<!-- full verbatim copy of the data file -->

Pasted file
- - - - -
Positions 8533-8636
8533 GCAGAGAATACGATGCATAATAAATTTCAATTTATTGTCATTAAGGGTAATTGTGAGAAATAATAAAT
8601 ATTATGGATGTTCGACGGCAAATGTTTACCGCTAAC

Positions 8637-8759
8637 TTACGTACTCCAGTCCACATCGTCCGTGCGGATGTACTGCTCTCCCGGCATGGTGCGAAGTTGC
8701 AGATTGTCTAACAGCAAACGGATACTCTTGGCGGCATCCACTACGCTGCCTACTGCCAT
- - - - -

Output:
Positions 8533-8636
8533 GCAGAGAATACGATGCATAATAAATTTCAATTTATTGTCATTAAGGGTAATTGTGAGAAATAATAAAT
8601 ATTATGGATGTTCGACGGCAAATGTTTACCGCTAAC

Positions 8637-8759
8637 TTACGTACTCCAGTCCACATCGTCCGTGCGGATGTACTGCTCTCCCGGCATGGTGCGAAGTTGC
8701 AGATTGTCTAACAGCAAACGGATACTCTTGGCGGCATCCACTACGCTGCCTACTGCCAT